On the Path to Entrepreneurship

June 9, 2014
Amanda Nagy
Robert Palacios ’14
As a Venture for America fellow, Robert Palacios ’14 will work as a business analyst for a natural foods startup in Cleveland. Photo credit: Tanya Rosen-Jones

Robert Palacios ’14 came to Oberlin with an enterprising spirit. As a first-year student, he brought to campus the mayor of Ciudad Juárez to talk about the drug-related violence that plagued the city, and along the way made Oberlin a stop in an international art show of political posters advocating peace in that region. Palacios went on to become a member of the 2013 Business Scholars, a highly selective winter term experience that trains students for careers in business and finance.

This summer, Palacios will start on the path to entrepreneurship as a Venture for America fellow. Founded in 2012, Venture For America (VFA) recruits and trains talented graduates to work for two years at emerging start-ups and early-stage companies in lower-cost cities, including Cleveland, Detroit, and New Orleans, where there is a significant need for job creation and young talent.

Many promising early-stage businesses struggle to identify, recruit, and enlist talented college graduates, in large part because they lack the resources, brand equity, and scale to engage in on-campus recruiting. VFA provides fellows with hands-on business experience to learn how to start and grow a business.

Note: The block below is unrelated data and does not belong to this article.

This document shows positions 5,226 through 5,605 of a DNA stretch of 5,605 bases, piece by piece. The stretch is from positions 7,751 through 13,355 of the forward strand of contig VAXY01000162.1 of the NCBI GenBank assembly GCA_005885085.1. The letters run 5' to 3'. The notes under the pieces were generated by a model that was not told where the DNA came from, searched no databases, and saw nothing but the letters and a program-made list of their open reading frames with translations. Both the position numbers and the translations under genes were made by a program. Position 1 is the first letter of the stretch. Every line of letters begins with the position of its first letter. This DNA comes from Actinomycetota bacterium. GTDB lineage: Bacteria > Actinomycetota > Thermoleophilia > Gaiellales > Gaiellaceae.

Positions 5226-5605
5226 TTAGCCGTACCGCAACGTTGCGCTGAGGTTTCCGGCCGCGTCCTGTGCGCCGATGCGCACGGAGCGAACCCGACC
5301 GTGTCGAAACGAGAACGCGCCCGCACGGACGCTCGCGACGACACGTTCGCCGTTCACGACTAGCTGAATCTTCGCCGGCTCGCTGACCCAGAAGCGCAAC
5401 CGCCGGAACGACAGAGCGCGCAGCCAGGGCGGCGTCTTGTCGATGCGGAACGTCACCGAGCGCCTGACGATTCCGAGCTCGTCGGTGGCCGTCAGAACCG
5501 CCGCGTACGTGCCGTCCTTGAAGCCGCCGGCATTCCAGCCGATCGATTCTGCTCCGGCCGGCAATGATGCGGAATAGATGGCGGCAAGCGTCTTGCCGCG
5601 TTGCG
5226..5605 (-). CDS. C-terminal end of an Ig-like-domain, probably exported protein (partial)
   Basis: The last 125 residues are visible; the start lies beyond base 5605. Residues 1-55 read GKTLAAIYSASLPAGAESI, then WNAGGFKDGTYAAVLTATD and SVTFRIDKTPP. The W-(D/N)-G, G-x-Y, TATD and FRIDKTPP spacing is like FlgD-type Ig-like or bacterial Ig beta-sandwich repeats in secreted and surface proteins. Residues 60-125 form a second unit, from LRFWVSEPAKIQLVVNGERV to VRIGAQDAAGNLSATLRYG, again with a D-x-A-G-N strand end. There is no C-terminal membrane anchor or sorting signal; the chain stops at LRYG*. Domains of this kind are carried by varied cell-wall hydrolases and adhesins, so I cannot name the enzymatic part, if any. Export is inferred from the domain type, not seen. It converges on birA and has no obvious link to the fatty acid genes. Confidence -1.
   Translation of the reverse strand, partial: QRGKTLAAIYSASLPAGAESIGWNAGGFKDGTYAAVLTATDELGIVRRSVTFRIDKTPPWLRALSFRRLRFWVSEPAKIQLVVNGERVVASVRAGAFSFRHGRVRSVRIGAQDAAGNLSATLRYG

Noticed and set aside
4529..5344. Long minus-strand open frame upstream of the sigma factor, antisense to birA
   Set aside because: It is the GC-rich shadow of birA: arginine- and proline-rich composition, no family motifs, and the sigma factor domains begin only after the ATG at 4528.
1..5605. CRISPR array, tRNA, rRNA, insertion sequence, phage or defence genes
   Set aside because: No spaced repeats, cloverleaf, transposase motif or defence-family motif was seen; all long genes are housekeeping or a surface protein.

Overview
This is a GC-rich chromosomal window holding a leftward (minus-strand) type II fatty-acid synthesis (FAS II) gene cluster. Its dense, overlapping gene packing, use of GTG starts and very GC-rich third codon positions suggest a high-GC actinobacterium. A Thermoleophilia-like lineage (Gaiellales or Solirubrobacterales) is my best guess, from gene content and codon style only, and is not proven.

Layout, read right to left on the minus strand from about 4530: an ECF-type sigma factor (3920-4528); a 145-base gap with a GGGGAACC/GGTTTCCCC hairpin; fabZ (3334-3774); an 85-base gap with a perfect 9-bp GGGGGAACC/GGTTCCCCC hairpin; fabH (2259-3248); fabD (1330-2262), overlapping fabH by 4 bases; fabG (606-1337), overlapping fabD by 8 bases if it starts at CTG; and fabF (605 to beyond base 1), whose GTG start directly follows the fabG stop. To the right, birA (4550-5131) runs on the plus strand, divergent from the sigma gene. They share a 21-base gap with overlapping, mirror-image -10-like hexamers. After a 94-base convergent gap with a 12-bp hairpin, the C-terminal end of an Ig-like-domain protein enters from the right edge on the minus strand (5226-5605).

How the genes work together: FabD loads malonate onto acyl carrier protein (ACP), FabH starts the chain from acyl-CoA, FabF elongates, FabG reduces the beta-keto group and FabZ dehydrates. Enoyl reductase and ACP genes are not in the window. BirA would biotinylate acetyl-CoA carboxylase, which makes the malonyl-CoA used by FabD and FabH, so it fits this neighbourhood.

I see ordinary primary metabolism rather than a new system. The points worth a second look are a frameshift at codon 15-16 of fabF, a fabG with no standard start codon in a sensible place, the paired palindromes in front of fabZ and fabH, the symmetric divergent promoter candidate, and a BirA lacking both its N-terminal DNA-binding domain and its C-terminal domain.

Palacios has been hired to work as a business analyst for Good Greens, a natural foods startup based in Cleveland.

An El Paso, Texas, native, Palacios majored in politics and Latin American studies. He says he was attracted to the VFA fellowship because it provides a large peer network and an immersive training program. “You get the benefits of working for a big consulting group, but it’s not like to you go into this alone,” he says. Although fellows are placed in startups, VFA has eliminated some risk with an extensive vetting process and partnering with companies that are financially healthy.

Last summer, Palacios interned at the consulting firm Monitor Deloitte, where he was offered a full-time position after his graduation. He declined, he says, because he just wasn’t sold on the idea of working for a huge organization. “I thought for a couple years that what I wanted to do was work for a big management firm, go to business school, then start my own company. That’s a path that a lot of people say they’re going to follow.”

As a VFA fellow, Palacios can contribute his talent right out the gate.

“I think it’s really cool that VFA is committed to placing its fellows in mid-tier cities. It’s important to get graduates in cities that aren’t the traditional metropolitan centers where many Obies typically go,” such as New York and Washington, D.C. “These cities need entrepreneurs.”

Palacios says his participation in Oberlin Business Scholars helped inform his perspectives on the business world. “Everything else at Oberlin, maybe it didn’t prepare me directly for the VFA fellowship, but it made me who I am.”

And while he comes from a family of entrepreneurs—his family owns a car dealership in El Paso—he wants to learn everything it takes to build a company from the early stages to a successful organization. “Eventually, I want to be an entrepreneur and venture out on my own,” he says. “My goal is to learn the hard and soft skills to be successful.”

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